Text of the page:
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    Rights: University of Waikato
    Published 9 June 2011 Referencing Hub media


    DR RICHARD VOLZ (Plant & Food Research)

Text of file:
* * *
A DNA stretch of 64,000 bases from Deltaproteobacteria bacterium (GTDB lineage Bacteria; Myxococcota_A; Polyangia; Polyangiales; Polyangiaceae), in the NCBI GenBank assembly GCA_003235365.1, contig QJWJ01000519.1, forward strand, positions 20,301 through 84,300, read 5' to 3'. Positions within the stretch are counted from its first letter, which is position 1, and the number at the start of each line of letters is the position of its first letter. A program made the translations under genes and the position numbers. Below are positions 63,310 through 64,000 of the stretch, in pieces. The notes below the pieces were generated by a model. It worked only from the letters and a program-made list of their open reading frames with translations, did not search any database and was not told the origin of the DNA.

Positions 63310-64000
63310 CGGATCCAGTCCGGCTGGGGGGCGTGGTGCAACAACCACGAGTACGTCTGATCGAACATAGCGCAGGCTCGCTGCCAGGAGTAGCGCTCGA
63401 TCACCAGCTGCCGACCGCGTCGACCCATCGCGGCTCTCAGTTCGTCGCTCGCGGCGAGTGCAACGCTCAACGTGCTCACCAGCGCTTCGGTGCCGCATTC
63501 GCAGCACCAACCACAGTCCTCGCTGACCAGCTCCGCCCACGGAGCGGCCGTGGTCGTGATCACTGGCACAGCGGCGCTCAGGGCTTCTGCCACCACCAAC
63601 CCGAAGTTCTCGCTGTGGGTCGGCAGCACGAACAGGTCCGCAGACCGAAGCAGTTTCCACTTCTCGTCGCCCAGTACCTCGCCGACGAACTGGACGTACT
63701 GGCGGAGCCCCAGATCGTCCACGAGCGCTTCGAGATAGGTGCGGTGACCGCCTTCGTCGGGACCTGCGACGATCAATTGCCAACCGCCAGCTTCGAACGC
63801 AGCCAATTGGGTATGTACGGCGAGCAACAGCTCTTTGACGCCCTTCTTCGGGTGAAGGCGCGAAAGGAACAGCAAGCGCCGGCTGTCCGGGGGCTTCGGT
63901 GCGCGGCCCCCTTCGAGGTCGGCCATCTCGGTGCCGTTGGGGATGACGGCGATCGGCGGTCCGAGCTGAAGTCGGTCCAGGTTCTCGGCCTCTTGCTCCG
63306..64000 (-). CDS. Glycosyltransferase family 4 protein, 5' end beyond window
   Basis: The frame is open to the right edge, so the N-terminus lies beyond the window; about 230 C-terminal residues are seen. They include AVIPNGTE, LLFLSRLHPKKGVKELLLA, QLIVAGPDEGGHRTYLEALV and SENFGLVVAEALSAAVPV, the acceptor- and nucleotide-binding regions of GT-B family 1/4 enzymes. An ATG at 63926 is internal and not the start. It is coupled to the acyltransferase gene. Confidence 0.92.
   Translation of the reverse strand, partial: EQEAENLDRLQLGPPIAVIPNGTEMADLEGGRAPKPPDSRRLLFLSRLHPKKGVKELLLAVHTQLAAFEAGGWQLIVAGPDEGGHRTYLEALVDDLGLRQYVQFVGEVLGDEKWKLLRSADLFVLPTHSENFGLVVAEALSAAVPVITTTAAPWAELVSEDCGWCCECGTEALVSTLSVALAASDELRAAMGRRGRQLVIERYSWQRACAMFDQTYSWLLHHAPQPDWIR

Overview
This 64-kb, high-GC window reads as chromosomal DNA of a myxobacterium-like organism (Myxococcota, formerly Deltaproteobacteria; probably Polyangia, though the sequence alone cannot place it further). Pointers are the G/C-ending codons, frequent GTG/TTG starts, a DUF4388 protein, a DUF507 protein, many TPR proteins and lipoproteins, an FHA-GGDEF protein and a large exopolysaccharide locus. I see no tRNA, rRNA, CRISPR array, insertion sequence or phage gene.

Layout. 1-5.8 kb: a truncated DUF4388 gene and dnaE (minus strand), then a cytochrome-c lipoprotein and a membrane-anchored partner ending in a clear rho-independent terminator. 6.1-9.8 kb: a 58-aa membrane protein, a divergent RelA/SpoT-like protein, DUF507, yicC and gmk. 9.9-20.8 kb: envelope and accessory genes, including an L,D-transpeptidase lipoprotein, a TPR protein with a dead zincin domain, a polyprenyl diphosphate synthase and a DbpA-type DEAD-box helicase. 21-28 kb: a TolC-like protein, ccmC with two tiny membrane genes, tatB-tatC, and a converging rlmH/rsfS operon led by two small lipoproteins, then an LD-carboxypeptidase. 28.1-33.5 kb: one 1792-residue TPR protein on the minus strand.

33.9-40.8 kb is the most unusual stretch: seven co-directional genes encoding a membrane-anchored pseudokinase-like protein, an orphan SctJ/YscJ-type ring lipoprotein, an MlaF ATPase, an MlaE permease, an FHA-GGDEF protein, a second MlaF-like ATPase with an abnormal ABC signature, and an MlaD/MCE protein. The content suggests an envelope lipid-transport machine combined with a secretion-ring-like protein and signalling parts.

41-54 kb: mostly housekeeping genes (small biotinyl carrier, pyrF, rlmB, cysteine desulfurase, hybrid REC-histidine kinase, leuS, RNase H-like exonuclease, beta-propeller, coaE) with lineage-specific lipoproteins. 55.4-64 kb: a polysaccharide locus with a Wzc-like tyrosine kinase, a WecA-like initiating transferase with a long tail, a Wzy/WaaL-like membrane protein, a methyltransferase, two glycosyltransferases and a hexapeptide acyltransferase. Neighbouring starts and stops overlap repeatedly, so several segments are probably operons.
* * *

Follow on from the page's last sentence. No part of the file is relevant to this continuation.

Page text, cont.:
One of the quickest ways of assessing fruit characters such as texture and flavour is using an individual person. So we have a set of assessors that taste the fruit and record various attributes. Texture - we’ve broken it down into three main aspects - fruit firmness, fruit crispness and fruit juiciness. So in order for the assessors to become as consistent as possible we need to make sure that they are calibrated and one of the ways we do this calibration is to have standards. So for firmness we are using a standard which is a carrot, simply and that will be a firmness of nine on our scale whereas a banana would be a zero. Then for firmness it’s simply the force required when you bite down on a flesh of a particular apple. The force will give you a number on that zero to nine scale. With crispness celery would be a standard we use and it’s the pitch and volume of sound generated when that fruit is crushed within your teeth, and for juiciness its simply the amount of juice released in the mouth on that first bite and watermelon would be a standard we use for juiciness measurements. So those are the definitions for those different attributes. And the assessors will then give a number on that zero to nine scale as to where that attribute falls for that particular fruit sample.